The Driving Reign
From noble wines to regal raptors on the “Castle Road” of France.
Story & photos by Erin Deinzer
Like many an obsessive “Game of Thrones” fan, I’m entranced by the idea of life in medieval Europe—including fairy tale images of castles, and the raptors that carried messages back-and-forth between them. To satisfy my desire to see some of those elaborate edifices in person, my husband agreed to a 3-day sojourn to the Alsace-Lorraine region of France.
Leaving Paris on a brilliant sunny day, we boarded the high-speed train for Strasbourg, where we promptly hired a rental car. We’d been told by French friends that the best way to explore the famous Wine Route would be on our own terms—both for scheduling purposes, as well as for accommodating unexpected moments of serendipity.
The Alsace region is a narrow, 130-mile long strip of land lying between the Vosges Mountains and the Rhine River. Here, the influence of nearby Germany is obvious: from the hearty fare served in local restaurants to the storybook architecture of its buildings. And the names of some of the villages along the route—Molsheim, Rosenwiller, Reichsfeld—underscore that Germanic influence.
The wines produced in the area are sweeter varieties: in particular, Gewurtztraminer and Riesling—two of my personal favorites. Stepping into a local winstub (or wine bar), we were able to locate a fabulous organic Riesling, which we savored along with some locally made cheese and freshly baked bread at a patio table overlooking the main square of the flower-bedecked town of Eguisheim.
Noted as a “cradle of Alsace viticulture at the foot of three castles,” the medieval city was also the birthplace of Pope S. Leo IX in 1002. And if that’s not enough history for you, it also lays claim to a Romanesque church with a 13th-century belfry and the remains of an octagonal Roman castle from 780 AD.
We left the charming enclave of Eguisheim and headed for one of the most prominent castles in the region: Chateau du Haut-Koenigsbourg. Located at the top of a mountain, the castle overlooks numerous villages and offers a spectacular panoramic view of the verdant countryside. A brochure from the castle’s admission desk states that “from the Grand Bastion, you can see the Alsace plain, the Vosges, the Black Forest, and on a clear day, the Alps…”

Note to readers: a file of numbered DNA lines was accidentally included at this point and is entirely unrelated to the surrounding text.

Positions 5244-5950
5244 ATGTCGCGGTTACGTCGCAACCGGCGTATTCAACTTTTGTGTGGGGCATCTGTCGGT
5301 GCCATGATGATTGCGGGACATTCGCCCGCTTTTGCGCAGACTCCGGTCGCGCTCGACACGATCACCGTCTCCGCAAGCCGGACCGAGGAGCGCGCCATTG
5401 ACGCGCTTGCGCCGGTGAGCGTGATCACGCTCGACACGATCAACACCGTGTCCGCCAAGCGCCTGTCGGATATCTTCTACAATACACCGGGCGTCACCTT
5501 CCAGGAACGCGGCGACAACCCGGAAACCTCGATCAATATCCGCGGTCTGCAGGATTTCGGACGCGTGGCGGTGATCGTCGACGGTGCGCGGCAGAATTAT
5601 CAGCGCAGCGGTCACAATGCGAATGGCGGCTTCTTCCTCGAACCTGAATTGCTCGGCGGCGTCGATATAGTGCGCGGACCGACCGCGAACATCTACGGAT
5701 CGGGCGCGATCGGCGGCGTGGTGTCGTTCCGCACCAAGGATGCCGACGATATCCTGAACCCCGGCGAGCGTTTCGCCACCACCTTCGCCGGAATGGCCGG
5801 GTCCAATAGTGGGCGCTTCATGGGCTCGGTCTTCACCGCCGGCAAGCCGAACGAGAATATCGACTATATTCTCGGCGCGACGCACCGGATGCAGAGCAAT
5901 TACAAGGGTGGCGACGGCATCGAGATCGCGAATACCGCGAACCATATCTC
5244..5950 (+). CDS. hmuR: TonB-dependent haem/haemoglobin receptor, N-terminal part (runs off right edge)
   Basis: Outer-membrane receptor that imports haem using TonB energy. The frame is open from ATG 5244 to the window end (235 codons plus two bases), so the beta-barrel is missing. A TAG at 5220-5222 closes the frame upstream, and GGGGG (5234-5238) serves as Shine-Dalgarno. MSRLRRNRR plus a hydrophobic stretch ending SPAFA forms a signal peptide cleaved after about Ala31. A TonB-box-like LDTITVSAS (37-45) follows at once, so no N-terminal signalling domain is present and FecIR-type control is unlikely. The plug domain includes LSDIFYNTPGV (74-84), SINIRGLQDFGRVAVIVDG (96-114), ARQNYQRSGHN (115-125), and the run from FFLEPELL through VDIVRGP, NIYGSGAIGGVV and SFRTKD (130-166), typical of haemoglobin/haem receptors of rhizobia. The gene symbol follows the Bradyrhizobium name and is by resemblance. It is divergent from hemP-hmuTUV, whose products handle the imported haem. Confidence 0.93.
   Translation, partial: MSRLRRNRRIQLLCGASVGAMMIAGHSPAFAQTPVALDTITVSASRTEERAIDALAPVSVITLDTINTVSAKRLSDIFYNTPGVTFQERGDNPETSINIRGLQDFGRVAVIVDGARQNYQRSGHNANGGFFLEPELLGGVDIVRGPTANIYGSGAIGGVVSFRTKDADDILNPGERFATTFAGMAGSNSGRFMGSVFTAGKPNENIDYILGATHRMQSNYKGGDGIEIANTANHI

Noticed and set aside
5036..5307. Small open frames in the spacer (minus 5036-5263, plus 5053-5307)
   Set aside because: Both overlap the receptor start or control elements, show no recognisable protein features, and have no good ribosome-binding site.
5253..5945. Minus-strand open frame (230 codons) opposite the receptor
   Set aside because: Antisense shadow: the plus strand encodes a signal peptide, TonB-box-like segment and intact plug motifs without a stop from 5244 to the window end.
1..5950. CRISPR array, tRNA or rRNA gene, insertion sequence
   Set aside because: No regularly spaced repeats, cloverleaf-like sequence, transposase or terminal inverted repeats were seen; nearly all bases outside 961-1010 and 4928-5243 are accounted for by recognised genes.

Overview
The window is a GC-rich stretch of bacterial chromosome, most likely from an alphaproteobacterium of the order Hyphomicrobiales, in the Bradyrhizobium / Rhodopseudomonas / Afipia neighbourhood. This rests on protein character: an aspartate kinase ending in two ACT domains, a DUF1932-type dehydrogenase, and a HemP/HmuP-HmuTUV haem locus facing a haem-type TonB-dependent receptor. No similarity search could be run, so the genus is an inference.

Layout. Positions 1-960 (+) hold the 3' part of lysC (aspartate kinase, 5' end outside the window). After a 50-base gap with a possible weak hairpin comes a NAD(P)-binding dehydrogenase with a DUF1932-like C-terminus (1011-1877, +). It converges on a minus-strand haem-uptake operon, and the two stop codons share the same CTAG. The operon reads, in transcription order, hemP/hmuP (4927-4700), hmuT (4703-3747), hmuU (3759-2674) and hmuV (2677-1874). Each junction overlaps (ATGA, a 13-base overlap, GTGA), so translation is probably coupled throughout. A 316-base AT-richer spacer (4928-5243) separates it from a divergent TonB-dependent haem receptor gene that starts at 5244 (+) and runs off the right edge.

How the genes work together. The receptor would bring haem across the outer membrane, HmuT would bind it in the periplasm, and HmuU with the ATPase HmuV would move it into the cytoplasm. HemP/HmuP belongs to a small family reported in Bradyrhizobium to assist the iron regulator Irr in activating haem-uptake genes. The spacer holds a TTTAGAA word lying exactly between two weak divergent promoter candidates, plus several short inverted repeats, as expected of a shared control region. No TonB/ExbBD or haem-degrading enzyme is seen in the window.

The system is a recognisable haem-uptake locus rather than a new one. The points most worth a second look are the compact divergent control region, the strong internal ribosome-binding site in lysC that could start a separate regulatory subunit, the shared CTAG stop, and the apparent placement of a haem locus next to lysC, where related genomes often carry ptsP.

It was a pretty clear day, but we weren’t equipped with high-power binoculars so we settled for the view visible with the naked eye. At the base of the mountain we spied villages with neat rows of grapevines, tidy homes with red-timbered roofs, and church towers that rose up out of the mist. All-in-all, it was a rather princely view.
Koenigsburg Castle didn’t disappoint either. Built in the 12 century, the castle steadfastly withstood the passage of time (and the coming-and-going of a variety of monarchs), until it was eventually restored to its original elegance in 1908.
A guided audio tour brought the castle’s history back to life as we marveled at the craftsmanship inside the rooms. On the ceiling of the Kaiser room, an imperial eagle and coats of arms provided a visual picture of the families who dominated the area, while the luxurious bedroom furnishings (and the arms and armor on display) attested to the wealth of the various barons and princes who called the castle home.
At the conclusion of our tour, I happened upon a brochure for another nearby castle: the Chateau de Kintzheim. But what attracted me wasn’t so much the chance to explore another set of stone ruins; instead, I was captivated by the image of a bald eagle soaring above the castle. So off we set in search of La Volerie des Aigles—the “Eagle Aviary.”
Since 1968, a raptor show has been held at the base of Kintzheim castle. The first of its kind in France, it provides an educational and entertaining introduction to the largest birds of prey in the world. Cared for on ground level but free to fly whenever and wherever they choose, the birds ranged from the beautiful (the owl, hawk, and eagle) to the ugly (the vulture and condor).
The show began with a flying demo courtesy of the black kite, who caught pieces of meat in mid-air using its talons instead of its beak. An American bald eagle came next, impressing everyone with its aerial prowess and regal bearing. An imperial eagle and an African sea eagle were also on display, showing off their particular flying techniques.
One of the fun parts of the show came when the trainer instructed the audience to sit on the ground. (Although the show was delivered entirely in French, we could figure out what was happening when everyone suddenly got up from their benches and sat down on the gravel.) As the trainer led the vulture around the outdoor arena—enticed by a piece of meat he held in his gloved hand—we could feel the strength of the vulture’s talons as it walked over our legs, balancing itself atop our thighs.
But the birds that probably impressed us most were the owls. Although they’re usually not referred to as majestic, we could definitely see how they’ve come to be regarded as magical. Powerful, gorgeous, capable of incredible feats of prowess, silent and stealthy, and able to view the world around them at a maximum range of 270-degrees, it’s no wonder uber-wizard Harry Potter was thrilled to receive one as his animal companion.
Which got me to thinking about the rulers of the castle whose ruins we sat beneath. Hundreds of years ago, similar birds of prey were flying the skies above the Alsace. So while some things may have changed, the birds are still there—flying high over the enchanting wine route of France.